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» Hatrack River Forum » Active Forums » Books, Films, Food and Culture » "The Crystal City" ... Alvin in Double Jeopardy?

   
Author Topic: "The Crystal City" ... Alvin in Double Jeopardy?
oldmansutton
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So, I'm re-reading "The Crystal City" (osc) for the billionth time, and for the billionth time, I find myself growing irritated at the plot to get Alvin shipped to Carthage City (I'm assuming for the grand showdown and possibly his death). When we finally re-introduce Verily Cooper to the story, he is gearing up for a court battle, where Makepeace Smith's children are entitled to "a golden plow" in Makepeace's will.

Correct me if I'm wrong, but wasn't the plow already found to ***NOT*** be Makepeace's property, so judged in a court of law, back in "Alvin Journeyman"? Also, double jeopardy was mentioned in that book as well, so we know people are aware of the concept already, but isn't Alvin going to court for this 2 books later a clear cut case of double jeopardy?

Ok, so I've noticed more than a few minor continuity errors here and there throughout the series, none of which detract from the story, and all can be easily explained away, but THIS... this one... everytime I run across it I'm wondering what the heck is going on here. What is Mr. Card trying to do here? Yes, I realize he needs an excuse to get Alvin to Carthage City, but couldn't this be accomplished in another way? It's as if every single character by the time we get to "The Crystal City", has totally forgotten about the main plot of "Alvin Journeyman". I can't believe a writer of Mr. Card's caliber would make this mistake, but no matter how many times I've read this book, I see it AS a mistake every time.

Has anybody else noticed this? Am I wrong? I would like to hear what anybody else has to say on this, including Mr. Card's perspective on this if he reads the forum, and could spare some time to set my mind at ease.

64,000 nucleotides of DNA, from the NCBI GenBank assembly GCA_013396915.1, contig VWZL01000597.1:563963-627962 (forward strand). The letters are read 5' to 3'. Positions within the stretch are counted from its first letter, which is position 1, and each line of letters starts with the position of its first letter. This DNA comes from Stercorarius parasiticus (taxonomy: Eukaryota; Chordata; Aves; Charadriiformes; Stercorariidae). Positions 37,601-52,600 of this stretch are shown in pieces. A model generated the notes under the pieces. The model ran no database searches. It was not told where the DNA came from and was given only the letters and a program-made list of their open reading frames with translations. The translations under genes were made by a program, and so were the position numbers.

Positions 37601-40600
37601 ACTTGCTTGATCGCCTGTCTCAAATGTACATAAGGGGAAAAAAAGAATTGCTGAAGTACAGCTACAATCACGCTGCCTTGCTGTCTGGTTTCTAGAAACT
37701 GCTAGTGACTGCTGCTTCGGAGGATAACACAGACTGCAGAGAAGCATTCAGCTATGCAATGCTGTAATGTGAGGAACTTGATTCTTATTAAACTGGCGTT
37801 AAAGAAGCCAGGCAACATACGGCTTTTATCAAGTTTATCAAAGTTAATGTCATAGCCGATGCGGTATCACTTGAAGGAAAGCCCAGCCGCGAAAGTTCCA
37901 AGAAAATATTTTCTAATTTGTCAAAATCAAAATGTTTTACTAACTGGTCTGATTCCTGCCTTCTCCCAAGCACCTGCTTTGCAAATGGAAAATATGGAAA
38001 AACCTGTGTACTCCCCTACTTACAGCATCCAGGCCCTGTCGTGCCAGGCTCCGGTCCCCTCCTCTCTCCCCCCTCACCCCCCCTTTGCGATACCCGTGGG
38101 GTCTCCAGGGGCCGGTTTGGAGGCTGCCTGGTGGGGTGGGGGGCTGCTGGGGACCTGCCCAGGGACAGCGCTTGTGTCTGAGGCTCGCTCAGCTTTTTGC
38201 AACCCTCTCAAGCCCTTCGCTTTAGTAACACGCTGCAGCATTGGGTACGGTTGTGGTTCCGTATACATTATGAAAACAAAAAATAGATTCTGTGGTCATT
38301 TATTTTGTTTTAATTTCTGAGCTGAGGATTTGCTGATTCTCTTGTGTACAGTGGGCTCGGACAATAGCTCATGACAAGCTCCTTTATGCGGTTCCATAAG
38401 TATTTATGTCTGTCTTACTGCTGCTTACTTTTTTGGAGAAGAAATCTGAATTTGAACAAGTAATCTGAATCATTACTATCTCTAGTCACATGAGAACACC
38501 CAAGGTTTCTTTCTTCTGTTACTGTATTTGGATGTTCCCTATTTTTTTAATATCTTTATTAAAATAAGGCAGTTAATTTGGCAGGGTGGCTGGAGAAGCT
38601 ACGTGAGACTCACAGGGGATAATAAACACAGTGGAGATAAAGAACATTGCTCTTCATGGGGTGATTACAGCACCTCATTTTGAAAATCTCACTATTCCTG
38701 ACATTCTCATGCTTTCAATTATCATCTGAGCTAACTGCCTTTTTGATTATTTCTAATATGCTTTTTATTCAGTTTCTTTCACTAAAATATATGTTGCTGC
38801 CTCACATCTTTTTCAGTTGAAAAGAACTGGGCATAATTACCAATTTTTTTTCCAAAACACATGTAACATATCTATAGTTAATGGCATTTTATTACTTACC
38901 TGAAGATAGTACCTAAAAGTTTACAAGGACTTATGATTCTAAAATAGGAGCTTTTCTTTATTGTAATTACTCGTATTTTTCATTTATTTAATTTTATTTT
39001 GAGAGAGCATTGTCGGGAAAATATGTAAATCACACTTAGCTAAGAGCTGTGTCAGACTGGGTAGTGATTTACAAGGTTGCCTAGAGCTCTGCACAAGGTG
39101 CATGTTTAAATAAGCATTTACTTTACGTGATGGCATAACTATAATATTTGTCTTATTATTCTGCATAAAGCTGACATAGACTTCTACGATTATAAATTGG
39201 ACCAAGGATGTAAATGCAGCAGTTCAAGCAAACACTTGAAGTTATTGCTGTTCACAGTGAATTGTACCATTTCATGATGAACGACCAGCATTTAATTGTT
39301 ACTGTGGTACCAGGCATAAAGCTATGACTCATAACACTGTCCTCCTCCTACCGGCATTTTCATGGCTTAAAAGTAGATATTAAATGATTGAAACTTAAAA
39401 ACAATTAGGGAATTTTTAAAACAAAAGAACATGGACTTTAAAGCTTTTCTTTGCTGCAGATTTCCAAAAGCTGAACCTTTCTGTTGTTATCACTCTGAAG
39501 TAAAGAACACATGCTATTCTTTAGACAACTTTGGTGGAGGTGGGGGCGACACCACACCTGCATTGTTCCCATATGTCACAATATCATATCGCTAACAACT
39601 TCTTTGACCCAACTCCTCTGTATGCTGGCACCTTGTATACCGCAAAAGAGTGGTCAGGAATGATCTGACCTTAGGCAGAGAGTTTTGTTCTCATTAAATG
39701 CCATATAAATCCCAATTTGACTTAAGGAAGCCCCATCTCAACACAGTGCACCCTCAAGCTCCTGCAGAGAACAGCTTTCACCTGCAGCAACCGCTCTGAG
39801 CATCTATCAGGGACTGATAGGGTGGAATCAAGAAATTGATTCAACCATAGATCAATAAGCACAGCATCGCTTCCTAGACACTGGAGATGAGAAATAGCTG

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Cashew
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You'd be more likely to get a response from OSC by posting this on the other side. I've only read Crystal City once, but remember not being as satisfied by it as the earlier books.
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Occasional
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Oldmansutton, I don't know if this helps much because I havn't read the series, but knowing some Mormon history might clear things up. Considering the books are based loosely on Joseph Smith's (the Mormon Prophet) life, this is perfectly in line with similar things that happened. He was, for instance, charged and found innocent of breaking the law when he destroyed a press. This upset a particular set of people and they sought to charge Joseph Smith of the crimes in another court district. He tried to run away, but some Mormons thought he was acting cowardly. So, he turned back to face the charges and ended up in a jail in Carthage. A mob killed him before the trial.

Yes, they knew about double jeopardy back in that day, but that doesn't mean they followed the law. Many times the law was based first on (and I can't remember the latin) "will of the people is the will of God" and only second on the written law. Other times, people would bring up the same lawsuit in other courts to see if a particular lawyer would be more sympathetic.

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TomDavidson
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One of my first posts on this forum -- back before it was actually this forum, even -- was a complaint about how I was worried that Card was sacrificing narrative sensibility and/or faithfulness to his characters to his desire for a relatively strong allegory. At the time, I used the court cases in Alvin Journeyman and Heartfire as specific examples.
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